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Tips for Our Times title
By Vera Starbard (Tlingit/Dena’ina)
By now we are all familiar with the basics of what we need to be doing to keep our communities as safe and healthy as we can — wear a face mask, keep socially distanced, avoid crowds, follow health advice from experts. But with the fast pace and new studies of COVID-19, what more can we be doing as individuals, and as communities, to slow the spread?

We don’t need to live in fear. Just as our Ancestors have done for thousands of years, we will learn to adapt with a changing environment to keep our people strong.

ClipboardKeep a People Log
Contact tracing is strained or over-capacity in many communities, and we have a better shot of slowing the spread of this virus when we know who needs to get tested and/or quarantine. A single person can spread the virus to dozens of people in a single day without knowing it, so the faster someone knows they need to stay home, the better.

There are online tools, including on the State of Alaska’s COVID page, to print out or complete logs with full names and phone numbers for contact tracers. But even a simple notebook or list on your phone you can keep with the name of the person and the date you were in contact can be a huge help in helping us to remember who we saw and on what date.

Social DistanceKeep as Distant As Possible
While we’ve heard the “six foot” rule in regards to how far apart we should be, in reality, the virus can travel in the air much further than initially thought. Scientists have tracked the virus spreading over twenty feet in the air in a matter of minutes. The safest route is not to see people in person at all. But if you are around people, don’t limit your distance to six feet—stay as far apart as you can. Being outside or in a well-ventilated space can help limit transmission, but doesn’t eliminate the risk.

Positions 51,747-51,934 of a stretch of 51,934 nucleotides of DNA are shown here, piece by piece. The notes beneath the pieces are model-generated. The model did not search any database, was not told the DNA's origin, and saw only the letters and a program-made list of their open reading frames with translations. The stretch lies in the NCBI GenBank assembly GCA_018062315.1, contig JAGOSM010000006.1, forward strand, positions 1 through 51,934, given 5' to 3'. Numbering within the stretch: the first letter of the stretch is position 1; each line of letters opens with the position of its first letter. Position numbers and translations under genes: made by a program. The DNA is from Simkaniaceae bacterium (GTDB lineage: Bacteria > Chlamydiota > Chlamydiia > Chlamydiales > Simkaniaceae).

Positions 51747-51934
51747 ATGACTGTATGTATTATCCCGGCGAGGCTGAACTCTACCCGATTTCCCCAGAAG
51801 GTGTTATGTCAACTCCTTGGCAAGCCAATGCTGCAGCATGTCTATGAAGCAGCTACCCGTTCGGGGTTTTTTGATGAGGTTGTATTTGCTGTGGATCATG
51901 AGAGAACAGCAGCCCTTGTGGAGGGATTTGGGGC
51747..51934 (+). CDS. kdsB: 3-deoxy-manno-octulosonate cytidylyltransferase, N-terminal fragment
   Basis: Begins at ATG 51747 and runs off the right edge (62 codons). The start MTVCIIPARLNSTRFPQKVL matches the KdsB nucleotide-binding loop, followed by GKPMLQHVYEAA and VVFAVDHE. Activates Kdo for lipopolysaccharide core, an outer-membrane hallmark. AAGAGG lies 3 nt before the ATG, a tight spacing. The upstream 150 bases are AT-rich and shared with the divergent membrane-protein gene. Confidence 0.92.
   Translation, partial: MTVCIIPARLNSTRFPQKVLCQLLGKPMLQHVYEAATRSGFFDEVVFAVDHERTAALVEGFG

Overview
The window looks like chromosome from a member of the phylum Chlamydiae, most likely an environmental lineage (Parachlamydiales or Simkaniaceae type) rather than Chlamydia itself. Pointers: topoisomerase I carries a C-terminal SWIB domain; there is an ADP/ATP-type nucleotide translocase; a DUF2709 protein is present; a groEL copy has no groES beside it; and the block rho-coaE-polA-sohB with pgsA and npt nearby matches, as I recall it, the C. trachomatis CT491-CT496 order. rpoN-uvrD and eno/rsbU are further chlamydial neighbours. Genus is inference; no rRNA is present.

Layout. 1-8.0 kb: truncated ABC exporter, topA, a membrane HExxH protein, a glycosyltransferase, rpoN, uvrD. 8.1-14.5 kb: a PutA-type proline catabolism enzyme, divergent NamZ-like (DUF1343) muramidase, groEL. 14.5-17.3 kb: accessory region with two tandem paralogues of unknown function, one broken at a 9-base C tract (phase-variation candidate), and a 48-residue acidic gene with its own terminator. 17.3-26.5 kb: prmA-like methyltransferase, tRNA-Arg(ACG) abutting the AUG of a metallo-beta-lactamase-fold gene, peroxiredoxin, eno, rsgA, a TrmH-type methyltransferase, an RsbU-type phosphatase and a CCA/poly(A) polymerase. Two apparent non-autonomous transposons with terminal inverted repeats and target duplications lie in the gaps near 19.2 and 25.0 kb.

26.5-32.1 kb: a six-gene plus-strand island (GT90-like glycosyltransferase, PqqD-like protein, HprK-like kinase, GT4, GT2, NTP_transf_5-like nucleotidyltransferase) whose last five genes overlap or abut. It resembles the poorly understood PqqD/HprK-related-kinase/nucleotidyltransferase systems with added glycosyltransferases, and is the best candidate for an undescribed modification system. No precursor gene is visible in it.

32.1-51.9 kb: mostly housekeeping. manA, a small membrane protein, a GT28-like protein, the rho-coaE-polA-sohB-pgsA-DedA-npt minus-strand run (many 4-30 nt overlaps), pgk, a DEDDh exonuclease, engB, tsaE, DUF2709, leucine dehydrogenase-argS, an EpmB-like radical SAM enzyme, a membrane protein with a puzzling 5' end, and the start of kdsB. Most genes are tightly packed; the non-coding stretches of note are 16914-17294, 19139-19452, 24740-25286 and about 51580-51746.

HeartMAKE SURE TO Check in with Others and Yourself
One of the most difficult parts of this pandemic is how long it is going on with a need to be physically separated from those we love, once safe places shut down, and many without work or with food insecurity, and every-more things to be add stress we didn’t previously have on top of our usual stressors. Checking in with friends and family is more important than ever, whether that’s a quick call, or an extended, regular video setup.

But also make sure you’re paying attention to yourself as well, and prioritizing your own wellness. There is so much need in our communities, but you will serve your community better if you are as healthy as you can be first.

MaskKeep Up to Date on Face Masks
While at the beginning of the pandemic the efficacy of masks, and what kind to use, were a moving target. But many studies and lots of community tests have been done since, and not only do we know mask wearing can be one of the most effective ways to slow the spread of COVID, but we have developed “best practices” for mask wearing. Best practices can include:

Make sure you are not only rotating your face masks between washes, but replacing masks after weeks or months of wear. Washing cloth masks is important, but the masks break down and the fibers loosen after anywhere from a few washes to a few dozen, depending on the fabric type. Retire masks frequently – the masks you used at the beginning of the pandemic should not be the masks you’re using now.

Our knowledge of best fabric types for cloth masks keeps developing. In general, at least one layer of tightly woven cotton or other natural material is needed with another layer of cotton or polyester.

We now know neck gaiters and handkerchiefs are not very effective and should not be used as a face covering to prevent COVID. If this is all you have, try to find another, more effective mask or material, but in the meantime try adding a better filter layer, such as a blue shop towel, to your face covering.

Make sure you’re staying up to date with the changing landscape of mask-wearing: